Hurtigruten’s Optional Excursions Ashore in Antarctica are also well-worth the additional cost. From camping on the ice in Antarctica to in-depth Zodiac cruises that take you further into the ice than you’d ever expect, these world-class experiences aren’t available on every line in the region. In fact, I only know of one other line that lets you camp out on the ice for an evening in Antarctica – and their ships are far more utilitarian. Here in particular, I feel the extra cost is both justifiable and warranted, especially as far as the Camping is concerned. If Camping didn’t come with an additional cost, all 199 people would probably want to go. The $600 fee is as much for “crowd control” as it is for offsetting the costs associated with this activity.
To me, the ship, expedition team and the overall experiences ashore are most important on an Antarctic expedition. Hurtigruten provides them in spades, and sets the bar exceptionally high in doing so.
If Hurtigruten could fix the service levels and do away with some of the extra surcharges that aren’t very well explained in the brochure, their product in Antarctica would be world-class.
Antarctica, I Miss You
What is Antarctica? It’s more than a merely a destination; some nondescript white continent tucked away at the bottom of maps and globes. For a land with no people whatsoever, the range of emotions you’ll experience here is nearly beyond human grasp; I have never been to outer space, but I suspect that only a journey into our own solar system could match Antarctica’s raw power, beauty and majesty.
Antarctica is transcendental. Its rugged terrain speaks to a land of great hardship and sorrow; one that has left the bodies of many a fallen explorer in its wake. Its ice floes, bergs and growlers adopt an almost antagonistic role here, crushing ships and carving up the land in much the same way that the glaciers did to Alaska, centuries ago.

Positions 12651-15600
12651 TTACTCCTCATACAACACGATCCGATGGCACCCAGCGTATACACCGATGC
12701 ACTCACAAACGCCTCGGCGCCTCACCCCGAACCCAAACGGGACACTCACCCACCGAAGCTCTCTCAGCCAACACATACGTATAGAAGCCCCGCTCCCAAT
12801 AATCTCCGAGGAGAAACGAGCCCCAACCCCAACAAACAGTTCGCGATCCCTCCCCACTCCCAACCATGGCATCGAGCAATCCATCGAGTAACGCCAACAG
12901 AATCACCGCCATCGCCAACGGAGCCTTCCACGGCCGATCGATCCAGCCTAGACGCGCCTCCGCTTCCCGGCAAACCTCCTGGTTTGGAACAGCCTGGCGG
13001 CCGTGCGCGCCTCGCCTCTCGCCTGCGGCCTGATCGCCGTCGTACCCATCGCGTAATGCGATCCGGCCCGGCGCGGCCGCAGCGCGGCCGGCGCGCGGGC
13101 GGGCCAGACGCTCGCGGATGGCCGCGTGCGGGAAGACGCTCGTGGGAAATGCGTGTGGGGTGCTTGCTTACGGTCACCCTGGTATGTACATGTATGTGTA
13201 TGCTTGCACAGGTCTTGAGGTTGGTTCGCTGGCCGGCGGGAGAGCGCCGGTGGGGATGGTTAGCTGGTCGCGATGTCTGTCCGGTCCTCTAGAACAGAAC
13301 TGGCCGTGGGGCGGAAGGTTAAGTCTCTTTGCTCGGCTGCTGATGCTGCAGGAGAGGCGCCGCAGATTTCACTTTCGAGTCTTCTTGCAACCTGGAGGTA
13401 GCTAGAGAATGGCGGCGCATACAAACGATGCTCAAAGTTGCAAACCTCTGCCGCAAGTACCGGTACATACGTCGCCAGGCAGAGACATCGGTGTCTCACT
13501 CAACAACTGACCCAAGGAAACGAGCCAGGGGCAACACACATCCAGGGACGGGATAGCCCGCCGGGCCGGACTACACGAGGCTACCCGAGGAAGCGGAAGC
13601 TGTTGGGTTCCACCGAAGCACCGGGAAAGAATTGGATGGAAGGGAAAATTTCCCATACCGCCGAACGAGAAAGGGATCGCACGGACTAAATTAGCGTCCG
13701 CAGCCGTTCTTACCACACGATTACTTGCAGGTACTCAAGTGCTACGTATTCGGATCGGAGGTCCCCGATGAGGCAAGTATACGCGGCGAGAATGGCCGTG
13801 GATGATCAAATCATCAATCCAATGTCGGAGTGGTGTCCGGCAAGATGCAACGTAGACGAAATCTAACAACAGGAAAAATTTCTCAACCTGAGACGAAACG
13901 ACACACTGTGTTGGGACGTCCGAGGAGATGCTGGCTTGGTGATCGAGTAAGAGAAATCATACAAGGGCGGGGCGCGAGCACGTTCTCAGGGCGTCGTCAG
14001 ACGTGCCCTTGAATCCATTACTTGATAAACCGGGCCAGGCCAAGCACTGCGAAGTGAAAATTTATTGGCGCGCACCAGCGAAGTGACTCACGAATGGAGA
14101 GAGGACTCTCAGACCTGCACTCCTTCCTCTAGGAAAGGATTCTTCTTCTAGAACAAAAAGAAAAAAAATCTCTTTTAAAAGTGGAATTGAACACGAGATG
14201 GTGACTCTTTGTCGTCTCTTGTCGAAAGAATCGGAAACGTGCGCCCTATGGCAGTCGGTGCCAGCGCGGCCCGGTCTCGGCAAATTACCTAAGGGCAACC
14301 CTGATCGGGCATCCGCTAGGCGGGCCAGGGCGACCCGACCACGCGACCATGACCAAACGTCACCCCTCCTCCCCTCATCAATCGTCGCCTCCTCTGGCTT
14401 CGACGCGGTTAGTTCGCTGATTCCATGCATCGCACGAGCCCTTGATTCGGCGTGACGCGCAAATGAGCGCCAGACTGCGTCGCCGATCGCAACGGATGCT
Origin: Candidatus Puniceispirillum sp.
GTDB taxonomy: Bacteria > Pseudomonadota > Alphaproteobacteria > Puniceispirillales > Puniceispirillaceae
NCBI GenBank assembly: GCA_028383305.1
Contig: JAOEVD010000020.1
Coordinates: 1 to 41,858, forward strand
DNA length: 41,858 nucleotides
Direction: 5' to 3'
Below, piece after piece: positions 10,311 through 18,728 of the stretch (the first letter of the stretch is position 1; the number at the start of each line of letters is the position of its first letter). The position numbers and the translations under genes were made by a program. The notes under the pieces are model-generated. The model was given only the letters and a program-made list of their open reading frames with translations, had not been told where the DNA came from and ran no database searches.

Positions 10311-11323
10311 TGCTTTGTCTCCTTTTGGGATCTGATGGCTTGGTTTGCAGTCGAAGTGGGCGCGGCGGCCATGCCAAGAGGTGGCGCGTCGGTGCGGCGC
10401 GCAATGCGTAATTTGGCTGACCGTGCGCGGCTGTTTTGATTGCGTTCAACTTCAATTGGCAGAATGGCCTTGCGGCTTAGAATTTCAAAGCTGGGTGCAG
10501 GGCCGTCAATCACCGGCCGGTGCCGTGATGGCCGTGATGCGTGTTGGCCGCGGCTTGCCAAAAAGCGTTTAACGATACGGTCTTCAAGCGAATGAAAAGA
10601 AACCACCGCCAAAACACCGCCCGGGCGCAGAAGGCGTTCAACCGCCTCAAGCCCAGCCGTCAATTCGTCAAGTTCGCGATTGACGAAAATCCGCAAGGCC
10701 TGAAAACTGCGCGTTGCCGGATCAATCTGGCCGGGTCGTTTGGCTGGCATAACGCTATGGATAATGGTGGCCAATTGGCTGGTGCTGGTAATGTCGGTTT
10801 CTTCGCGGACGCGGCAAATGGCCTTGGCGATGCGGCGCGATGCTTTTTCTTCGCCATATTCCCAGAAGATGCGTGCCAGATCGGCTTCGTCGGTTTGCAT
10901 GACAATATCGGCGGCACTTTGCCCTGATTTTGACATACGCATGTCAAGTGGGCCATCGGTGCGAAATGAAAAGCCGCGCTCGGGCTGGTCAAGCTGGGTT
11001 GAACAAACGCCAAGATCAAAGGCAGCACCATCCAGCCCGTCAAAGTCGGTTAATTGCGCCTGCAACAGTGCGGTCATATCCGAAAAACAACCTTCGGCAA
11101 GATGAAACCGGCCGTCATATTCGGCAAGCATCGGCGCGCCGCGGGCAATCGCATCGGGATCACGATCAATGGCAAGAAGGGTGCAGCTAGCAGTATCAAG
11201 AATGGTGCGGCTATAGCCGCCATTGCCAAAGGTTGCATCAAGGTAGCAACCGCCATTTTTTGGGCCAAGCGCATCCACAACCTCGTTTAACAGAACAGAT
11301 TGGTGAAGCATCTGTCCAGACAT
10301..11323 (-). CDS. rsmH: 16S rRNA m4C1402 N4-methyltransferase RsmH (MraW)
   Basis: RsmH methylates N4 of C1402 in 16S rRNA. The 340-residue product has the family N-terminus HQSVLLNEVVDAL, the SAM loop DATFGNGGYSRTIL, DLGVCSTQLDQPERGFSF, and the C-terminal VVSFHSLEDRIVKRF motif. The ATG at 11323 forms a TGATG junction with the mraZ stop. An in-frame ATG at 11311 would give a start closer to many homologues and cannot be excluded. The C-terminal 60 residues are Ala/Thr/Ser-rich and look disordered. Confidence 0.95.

What will stay with me forever, though, are the skies. Skies that run the gamut from feminine beauty to murderous rage. Skies that change in an instant, bringing with them the all-too-frequent possibility of weather both good and bad. It all depends on the colour.
And yet, Antarctica is exactly what you would expect it to be: Peaceful. Reflective. Desperately lonely.
I wasn’t ready to leave. More importantly, I find myself worrying greatly about when – or if – I will return.
Antarctica is something ethereal and hard to pin-down. It speaks to your every sense. It’s your first kiss, your last dance, your favorite song, and your most cherished memory all rolled into one. Jealously guarded by her volatile lover, the Drake Passage, she sits off in the distance, at the bottom of the Earth.
Our full journey:
Hurtigruten's FRAM, Antarctica
|January 15, 2015||Buenos Aires, Argentina|
|January 16||Buenos Aires - Ushuaia, Argentina|
|January 17||Crossing the Drake Passage|
|January 18||Crossing the Drake Passage|
|January 19||Exploring the Antarctic Peninsula|
|January 20||Exploring the Antarctic Peninsula|
|January 21||Exploring the Antarctic Peninsula|
|January 22||Exploring the Antarctic Peninsula|
|January 23||Exploring the Antarctic Peninsula|
|January 24||Exploring the Antarctic Peninsula|
|January 25||Exploring the Antarctic Peninsula|
|January 26||Crossing the Drake Passage|
|January 27||Crossing the Drake Passage|
|January 28||Ushuaia - Buenos Aires|
|January 29, 2015||Buenos Aires, Argentina|